Unbiased Analysis of Today's Healthcare Issues

Proposal from the National Commission on Fiscal Responsibility and Reform

Written By: Jason Shafrin - Nov• 11•10

Yesterday, the National Commission on Fiscal Responsibility and Reform released a proposal for reducing the national debt. The full report can be found here and relies on five key pillars. These are:

  1. Enact tough discretionary spending caps and provide $200 billion in illustrative domestic and defense savings in 2015.
  2. Pass tax reform that dramatically reduces rates, simplifies the code, broadens the base, and reduces the deficit.
  3. Address the “Doc Fix” not through deficit spending but through savings from payment reforms, cost-sharing, and malpractice reform, and long-term measures to control health care cost growth.
  4. Achieve mandatory savings from farm subsidies, military and civil service retirement.
  5. Ensure Social Security solvency for the next 75 years while reducing poverty among seniors.

I will review each of these topics in turn.

Cut Discretionary Spending

To cut discretionary spending, the Commission proposes rolling discretionary spending back to FY2010 levels for FY2012, and requiring a 1% cut in discretionary budget authority every year from FY2013 though 2015. This includes $100 billion in discretionary military spending such as: freezing noncombat military pay at 2011 levels for 3 years, reducing procurement by 15%, modernize TRICARE, and reducing overseas bases by one-third. The other $100 billion in goes for non-military discretionary spending. Some of these cuts include: freezing federal salaries at non-Defense agencies for three years, cut the federal workforce by 10%, eliminate 250,000 non-defense service and staff augmentee contractors, slow the growth of foreign aid, and eliminating all earmarks. All of these suggestions are entirely reasonable.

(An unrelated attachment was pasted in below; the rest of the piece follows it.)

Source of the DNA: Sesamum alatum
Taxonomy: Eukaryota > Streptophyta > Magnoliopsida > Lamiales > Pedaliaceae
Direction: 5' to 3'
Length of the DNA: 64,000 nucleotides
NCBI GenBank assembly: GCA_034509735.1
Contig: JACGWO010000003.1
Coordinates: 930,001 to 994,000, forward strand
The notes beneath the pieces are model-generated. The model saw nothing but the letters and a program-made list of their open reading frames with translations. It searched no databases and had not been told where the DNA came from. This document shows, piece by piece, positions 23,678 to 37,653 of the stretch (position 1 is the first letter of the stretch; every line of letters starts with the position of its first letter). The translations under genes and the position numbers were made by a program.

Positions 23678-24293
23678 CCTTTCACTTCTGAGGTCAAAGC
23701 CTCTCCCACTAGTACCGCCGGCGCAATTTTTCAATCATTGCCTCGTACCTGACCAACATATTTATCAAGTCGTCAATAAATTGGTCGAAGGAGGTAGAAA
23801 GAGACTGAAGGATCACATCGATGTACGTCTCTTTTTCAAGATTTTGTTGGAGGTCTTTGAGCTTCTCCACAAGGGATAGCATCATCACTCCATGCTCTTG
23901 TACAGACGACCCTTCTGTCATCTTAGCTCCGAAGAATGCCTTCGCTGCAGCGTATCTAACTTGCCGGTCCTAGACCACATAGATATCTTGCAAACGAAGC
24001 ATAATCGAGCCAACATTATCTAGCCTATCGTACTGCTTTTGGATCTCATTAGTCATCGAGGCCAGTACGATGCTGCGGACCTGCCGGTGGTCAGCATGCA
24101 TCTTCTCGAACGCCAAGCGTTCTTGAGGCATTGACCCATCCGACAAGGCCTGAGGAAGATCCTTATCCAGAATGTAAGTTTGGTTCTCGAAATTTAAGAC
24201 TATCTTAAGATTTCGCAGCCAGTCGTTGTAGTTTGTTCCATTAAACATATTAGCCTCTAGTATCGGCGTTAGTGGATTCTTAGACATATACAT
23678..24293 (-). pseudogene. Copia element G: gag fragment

Tax Code Reform

The tax reform is based on eliminating large tax expenditures while also lowering marginal tax rates.  The overall effect will be an increase in tax rates, especially for the richest and poorest who receive the largest shares of tax expenditures.  However, the simplification of the tax code is a key benefit.  The key aspects of the plan include:

  • Consolidate the tax code into three individual rates and one corporate rate
  • Eliminate the AMT, Pease, and PEP
  • Eliminate all $1.1 trillion of tax expenditures
  • Dedicate a portion of savings to deficit reduction and apply the rest to reduce all marginal tax rates

Key tax expenditures proposed to be cut include: the mortgage interest, health insurance, retirement savings, the state & local tax deduction, the child tax credit, and the EITC.  In addition, the proposal would treat capital gains and dividends as ordinary income, repeal the Alternative Minimum Tax (AMT).  Of these tax expenditures, I would support keeping the child tax credit and EITC as deduction, but would eliminate the tax deductibility of mortgage interest, state and local taxes, health insurance, and 401(k)/IRA contributions.

The National Commission also would gradually increase gas tax by $0.15 to fund transportation spending.  I agree with this tax increase as well as it will incentivize citizens to cut back on their gas consumption and thus pollution will decrease.

Decrease Health Care Spending

  • Pay doctors and other providers less, improve efficiency, and reward quality by speeding up payment reforms and increasing drug rebates
  • Pay lawyers less and reduce the cost of defensive medicine by adopting comprehensive tort reform
  • Expand cost-sharing in Medicare to promote informed consumer health choices and spending
  • Expand successful cost containment demonstrations
  • Strengthen Independent Payment Advisory Board (IPAB)